HR Problem PageWednesday, August 11th, 2010
Here we take our weekly look at answering some of the tricky HR questions we’ve been emailed. If you have a tricky HR question you needs answering email it to email@example.com and we’ll post the best here with an answer each week.
A confidentiality problem
We have just discovered that the boyfriend of our finance director’s secretary has begun working for one of our competitors. We are therefore concerned that she may, albeit inadvertently, pass on confidential information to him that could then reach the competitor. What can we do?
Have a serious talk to her. Explain the problem that you have. Insist that you do not in any way doubt her honesty and discretion but that she might inadvertently drop something out. Then consider her reaction and recognise that both she and he would have to be either dishonest or stupid. Also the relationship may not last. You may be worrying too much but, if you still have serious concerns, I suggest that you move her to a similar grade job where she would be happy and you less vulnerable.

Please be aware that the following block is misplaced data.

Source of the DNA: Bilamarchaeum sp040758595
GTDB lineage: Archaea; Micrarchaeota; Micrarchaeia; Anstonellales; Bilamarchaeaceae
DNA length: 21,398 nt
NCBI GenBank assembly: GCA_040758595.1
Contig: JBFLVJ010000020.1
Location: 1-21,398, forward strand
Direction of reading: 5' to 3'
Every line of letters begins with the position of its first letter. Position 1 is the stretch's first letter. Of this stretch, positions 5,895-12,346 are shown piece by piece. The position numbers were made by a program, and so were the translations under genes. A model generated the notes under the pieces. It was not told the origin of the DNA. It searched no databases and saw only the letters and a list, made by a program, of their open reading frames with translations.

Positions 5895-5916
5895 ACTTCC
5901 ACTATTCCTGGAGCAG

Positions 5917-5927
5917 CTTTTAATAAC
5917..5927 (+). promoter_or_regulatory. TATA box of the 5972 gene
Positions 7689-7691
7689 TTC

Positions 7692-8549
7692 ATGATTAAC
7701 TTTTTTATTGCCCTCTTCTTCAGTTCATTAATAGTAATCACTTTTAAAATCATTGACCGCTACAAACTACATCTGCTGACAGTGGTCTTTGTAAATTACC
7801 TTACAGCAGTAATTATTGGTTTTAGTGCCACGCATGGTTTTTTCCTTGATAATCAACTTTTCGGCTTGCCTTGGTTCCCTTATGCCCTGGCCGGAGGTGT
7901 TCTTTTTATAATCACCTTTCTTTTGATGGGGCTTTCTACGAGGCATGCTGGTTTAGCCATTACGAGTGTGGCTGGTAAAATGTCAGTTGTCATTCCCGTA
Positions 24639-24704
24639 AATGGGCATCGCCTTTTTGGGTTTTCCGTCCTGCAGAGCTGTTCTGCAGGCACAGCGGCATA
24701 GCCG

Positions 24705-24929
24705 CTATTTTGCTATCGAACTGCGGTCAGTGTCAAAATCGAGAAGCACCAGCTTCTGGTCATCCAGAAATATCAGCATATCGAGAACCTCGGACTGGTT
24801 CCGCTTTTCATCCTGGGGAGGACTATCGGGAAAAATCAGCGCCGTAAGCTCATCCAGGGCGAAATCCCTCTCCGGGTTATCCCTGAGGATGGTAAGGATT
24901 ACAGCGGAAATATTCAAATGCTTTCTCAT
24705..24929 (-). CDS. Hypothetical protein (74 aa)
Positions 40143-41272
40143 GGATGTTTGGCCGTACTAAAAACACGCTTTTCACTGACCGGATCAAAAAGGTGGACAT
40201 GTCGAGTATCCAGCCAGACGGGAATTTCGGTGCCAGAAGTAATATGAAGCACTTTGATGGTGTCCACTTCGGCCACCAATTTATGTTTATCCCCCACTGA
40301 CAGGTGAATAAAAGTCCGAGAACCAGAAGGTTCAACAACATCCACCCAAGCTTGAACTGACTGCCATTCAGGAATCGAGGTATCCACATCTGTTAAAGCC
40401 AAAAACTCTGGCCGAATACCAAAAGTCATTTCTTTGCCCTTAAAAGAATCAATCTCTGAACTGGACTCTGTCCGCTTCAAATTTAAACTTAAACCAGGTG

New evidence after dismissal
My colleague dismissed an employee strictly according to our disciplinary procedure but, in my view, on flimsy evidence. As a result the woman is claiming unfair dismissal in the Employment Tribunal. I have now discovered clear evidence that she really was guilty. Can we use this evidence in the Tribunal?
No. You will be judged by the Tribunal on the way you behaved and on the evidence you used at the time to support the dismissal. The new evidence is inadmissible. Clearly your colleague did not follow your discipline procedure strictly, or the procedure itself is faulty because, as you have evidence that he did not use, clearly he failed to investigate the issue fully.